As a high-concept mating of two familiar genres, the police story and the supernatural thriller, “Fallen,” Gregory Hoblit’s sophomore effort, is a movie that might frustrate aficionados of both genres, despite some strong elements. Playing a bright detective who’s tormented by conflicting forces of good and evil, handsome topliner Denzel Washington has the almost impossible task of holding together a convoluted picture that’s only intermittently suspenseful and not very engaging emotionally or intellectually. Warners release should enjoy a reasonably decent opening due to its star power, but, ultimately, B.O. results will fall below expectations.
Producers Charles Roven and the late Dawn Steel were reportedly so excited by Nicholas Kazan’s spec script that they rushed the film into production within a year after purchasing it. Nonetheless, those familiar with Kazan’s previous work, particularly his wittily acerbic screenplay for “Reversal of Fortune,” will be disappointed with his writing here. Kazan has constructed a hodgepodge of a movie, one that freely borrows ideas from supernatural movies of the 1970s like “The Exorcist”; the sci-fier “The Hidden,” in which an outer-space creature implants himself in the bodies of innocent civilians and causes them to commit violent crimes; TV’s “The X-Files”; and particularly “Seven,” in the conception of a brilliant serial killer with a philosophical/aesthetic bent.
Tale is framed by the narration of homicide detective John Hobbes (Washington), which, in a bizarre pre-credits sequence, tells the audience about “the time I almost died.” Unfolding as one long flashback, story then switches to a prison cell, where a demonic serial killer named Edgar Reese (Elias Koteas) is about to be executed. Prior to witnessing the execution with his partner, Jonesy (John Goodman), and their tough supervisor, Lt. Stanton (Donald Sutherland), Hobbes visits the prisoner. In a highly disturbing scene, Reese suddenly grabs Hobbes’ hand, hysterically recites a text in an indecipherable language and starts singing the Rolling Stones’ “Time Is on My Side” (which becomes a motif in the narrative).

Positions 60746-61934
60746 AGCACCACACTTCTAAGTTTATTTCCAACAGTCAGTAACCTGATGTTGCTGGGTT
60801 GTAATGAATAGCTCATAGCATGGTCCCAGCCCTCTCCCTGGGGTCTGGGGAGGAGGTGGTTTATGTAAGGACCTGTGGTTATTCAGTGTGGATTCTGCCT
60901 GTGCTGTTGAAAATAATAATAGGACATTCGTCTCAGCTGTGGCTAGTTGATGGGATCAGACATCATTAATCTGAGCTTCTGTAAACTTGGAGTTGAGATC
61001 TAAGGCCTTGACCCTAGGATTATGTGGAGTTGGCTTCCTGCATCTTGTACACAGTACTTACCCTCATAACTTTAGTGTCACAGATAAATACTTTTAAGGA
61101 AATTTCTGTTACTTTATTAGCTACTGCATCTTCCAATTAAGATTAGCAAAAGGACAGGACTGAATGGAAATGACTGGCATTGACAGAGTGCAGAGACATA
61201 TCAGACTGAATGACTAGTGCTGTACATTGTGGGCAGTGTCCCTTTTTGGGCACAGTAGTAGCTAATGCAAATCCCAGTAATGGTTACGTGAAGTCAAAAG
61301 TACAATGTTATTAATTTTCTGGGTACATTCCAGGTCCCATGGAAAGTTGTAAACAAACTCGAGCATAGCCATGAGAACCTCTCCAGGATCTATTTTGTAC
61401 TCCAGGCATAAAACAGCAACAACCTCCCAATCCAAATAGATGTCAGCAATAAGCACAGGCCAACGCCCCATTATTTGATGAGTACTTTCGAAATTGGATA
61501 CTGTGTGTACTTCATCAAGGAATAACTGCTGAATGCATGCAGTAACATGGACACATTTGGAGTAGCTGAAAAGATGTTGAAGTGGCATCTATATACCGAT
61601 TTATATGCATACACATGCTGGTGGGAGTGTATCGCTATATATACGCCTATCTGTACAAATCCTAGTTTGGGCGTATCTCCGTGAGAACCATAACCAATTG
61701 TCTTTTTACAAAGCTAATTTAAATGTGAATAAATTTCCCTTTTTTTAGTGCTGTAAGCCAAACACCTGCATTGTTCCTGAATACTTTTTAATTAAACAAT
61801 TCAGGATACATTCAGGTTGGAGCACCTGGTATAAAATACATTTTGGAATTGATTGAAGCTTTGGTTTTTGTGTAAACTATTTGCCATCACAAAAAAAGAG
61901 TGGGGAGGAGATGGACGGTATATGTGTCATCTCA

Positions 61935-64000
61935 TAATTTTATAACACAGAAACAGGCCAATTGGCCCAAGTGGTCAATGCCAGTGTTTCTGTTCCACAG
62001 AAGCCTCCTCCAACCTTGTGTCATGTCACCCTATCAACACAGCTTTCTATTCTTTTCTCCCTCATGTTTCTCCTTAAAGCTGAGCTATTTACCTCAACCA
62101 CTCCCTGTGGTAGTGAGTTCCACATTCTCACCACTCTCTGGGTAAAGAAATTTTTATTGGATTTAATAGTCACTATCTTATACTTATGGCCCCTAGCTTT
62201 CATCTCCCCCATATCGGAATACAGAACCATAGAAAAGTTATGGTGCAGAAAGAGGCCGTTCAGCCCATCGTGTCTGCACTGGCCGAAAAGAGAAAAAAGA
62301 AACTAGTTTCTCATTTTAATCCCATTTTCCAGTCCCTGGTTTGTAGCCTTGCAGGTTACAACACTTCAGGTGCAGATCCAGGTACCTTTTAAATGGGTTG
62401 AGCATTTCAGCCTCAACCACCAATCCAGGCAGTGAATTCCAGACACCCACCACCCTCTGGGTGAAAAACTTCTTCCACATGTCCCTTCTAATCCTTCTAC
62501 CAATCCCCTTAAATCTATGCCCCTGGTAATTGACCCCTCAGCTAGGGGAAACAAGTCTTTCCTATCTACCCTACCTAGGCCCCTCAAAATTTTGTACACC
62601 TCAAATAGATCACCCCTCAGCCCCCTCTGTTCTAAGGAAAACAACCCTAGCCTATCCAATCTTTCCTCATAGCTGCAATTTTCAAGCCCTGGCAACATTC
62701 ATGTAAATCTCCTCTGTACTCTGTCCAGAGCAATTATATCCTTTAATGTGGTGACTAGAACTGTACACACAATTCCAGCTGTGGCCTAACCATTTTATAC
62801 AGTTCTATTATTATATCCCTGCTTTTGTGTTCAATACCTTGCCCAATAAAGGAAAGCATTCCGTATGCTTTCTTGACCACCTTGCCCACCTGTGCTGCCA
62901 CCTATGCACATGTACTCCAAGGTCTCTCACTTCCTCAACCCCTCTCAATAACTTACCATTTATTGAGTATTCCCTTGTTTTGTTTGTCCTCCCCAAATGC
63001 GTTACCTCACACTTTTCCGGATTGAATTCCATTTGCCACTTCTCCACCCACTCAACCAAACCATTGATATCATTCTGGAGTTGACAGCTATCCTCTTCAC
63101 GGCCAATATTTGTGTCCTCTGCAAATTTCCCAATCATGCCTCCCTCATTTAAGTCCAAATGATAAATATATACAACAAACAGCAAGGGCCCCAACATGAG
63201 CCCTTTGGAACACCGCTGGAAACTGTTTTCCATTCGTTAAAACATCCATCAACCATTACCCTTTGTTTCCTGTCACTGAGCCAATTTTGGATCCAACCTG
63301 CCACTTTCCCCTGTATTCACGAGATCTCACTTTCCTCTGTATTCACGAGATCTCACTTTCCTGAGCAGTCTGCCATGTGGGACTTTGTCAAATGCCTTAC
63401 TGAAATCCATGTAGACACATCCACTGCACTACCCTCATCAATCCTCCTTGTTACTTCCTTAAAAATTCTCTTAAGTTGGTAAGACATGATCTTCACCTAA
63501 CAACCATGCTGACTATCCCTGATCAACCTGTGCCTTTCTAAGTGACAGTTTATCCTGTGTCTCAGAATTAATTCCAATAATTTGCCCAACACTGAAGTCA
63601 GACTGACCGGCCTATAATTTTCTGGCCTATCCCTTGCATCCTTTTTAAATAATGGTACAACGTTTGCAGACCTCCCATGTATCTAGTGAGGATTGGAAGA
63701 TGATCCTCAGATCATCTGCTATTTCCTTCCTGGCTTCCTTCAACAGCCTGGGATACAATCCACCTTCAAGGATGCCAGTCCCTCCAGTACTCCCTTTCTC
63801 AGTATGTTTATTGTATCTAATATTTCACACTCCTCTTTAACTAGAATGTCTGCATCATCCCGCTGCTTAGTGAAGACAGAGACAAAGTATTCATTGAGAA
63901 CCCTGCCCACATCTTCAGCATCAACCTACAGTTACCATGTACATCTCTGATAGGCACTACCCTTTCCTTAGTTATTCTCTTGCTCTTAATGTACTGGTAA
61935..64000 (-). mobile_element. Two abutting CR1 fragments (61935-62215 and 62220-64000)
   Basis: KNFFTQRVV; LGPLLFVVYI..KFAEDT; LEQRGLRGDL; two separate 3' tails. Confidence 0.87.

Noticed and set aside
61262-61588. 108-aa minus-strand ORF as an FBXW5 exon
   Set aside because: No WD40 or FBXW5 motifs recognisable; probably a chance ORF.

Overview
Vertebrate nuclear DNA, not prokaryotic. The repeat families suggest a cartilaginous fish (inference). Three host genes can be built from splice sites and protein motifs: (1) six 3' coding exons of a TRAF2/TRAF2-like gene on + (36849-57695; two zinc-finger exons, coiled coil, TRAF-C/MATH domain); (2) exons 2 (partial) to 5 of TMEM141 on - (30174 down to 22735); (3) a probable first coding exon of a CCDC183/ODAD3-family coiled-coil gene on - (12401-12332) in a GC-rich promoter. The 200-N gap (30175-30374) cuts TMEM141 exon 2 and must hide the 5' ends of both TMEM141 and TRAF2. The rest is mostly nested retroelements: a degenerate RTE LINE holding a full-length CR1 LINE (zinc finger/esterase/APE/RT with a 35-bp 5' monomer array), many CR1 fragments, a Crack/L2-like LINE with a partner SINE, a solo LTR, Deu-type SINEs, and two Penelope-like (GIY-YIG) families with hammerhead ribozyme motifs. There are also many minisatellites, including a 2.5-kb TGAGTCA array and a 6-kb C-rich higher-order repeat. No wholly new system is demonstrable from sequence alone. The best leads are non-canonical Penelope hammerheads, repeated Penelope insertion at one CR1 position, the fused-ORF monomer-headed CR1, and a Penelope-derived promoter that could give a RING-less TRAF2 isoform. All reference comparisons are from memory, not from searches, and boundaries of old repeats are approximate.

Back at work, Hobbes and Jonesy are confronted with a new series of brutal murders, committed in the same style peculiar to Reese. In a subplot that recalls the far superior movies “Seven” and “Copycat,” bodies are found in the bathtub with numbers and words carved on their chests. Remembering a clue Reese provided concerning a name missing from a chart of decorated cops who died, Hobbes begins a thorough investigation that ultimately changes his life.
It turns out that the missing name belongs to officer Milano, who was under investigation for misconduct and a few months later was found dead in an isolated cabin, presumably from a gun accident. A meeting with the officer’s daughter, Gretta (Embeth Davidtz), a theol-ogy professor, provides all kinds of cryptic hints that throw Hobbes deeper and deeper into the occult. Turning point occurs when Hobbes, by now obsessed with the case, drives to the cabin and finds the Aramaic word azazel (which means “evil incarnate”) written on the wall by Milano just before he died.
Hobbes’ all-consuming search is intercut with brief scenes that observe his daily life with his family, his brother Art (Gabriel Casseus) and his young nephew Sam (Michael J. Pagan). Latter two relatives eventually become involved in the increasingly diabolical intrigue.
All along, Stanton suspects that the murders might be the work of a rogue cop. Indeed, soon Hobbes himself becomes a prime suspect in a subplot that recalls numerous “wrong man” pics. The scenes taking place at the police station are some of the best in the otherwise meandering movie, for they convey with humor the tensions that prevail in the cops’ supposedly “routine” work.
Unfortunately, Kazan and director Hoblit, aiming higher than mere suspense, endow their movie with a pretentiously philosophical theme: “Evil is eternal and knows no bounds,” Hobbes says in his solemn narration. Clearly, the detective is meant to embody an Every-man who’s forced to question his own beliefs about the forces of light and darkness and search for the absolute truth.
Hoblit, who last year made a modest feature debut with the court thriller “Primal Fear,” directs his portentous movie in a self-conscious manner that accentuates Kazan’s embarrassingly silly dialogue, particularly in the scenes between Hobbes and Gretta. As if to deny his TV origins (“L.A. Law”), Hoblit uses a bombastic visual style that’s more artsy than artful. The narration, which doesn’t contribute much to the proceedings, adds an unnecessary layer.
Making a valiant effort to lend the movie a semblance of realism, the gifted Washington is finally defeated by a cumbersome plot that gets progressively complicated without being complex and is pompously showy rather than genuinely scary or involving. Goodman, Sutherland and James Gandolfini (as a nosy cop) acquit themselves honorably with their supporting roles, which are more deftly scripted than the lead.
Tech credits, especially stylish lensing by Newton Thomas Sigel (who shot “The Usual Suspects”) and brisk editing by Lawrence Jordan, are notable, though with a running time of two-plus hours, pic extends its welcome by at least 15 minutes.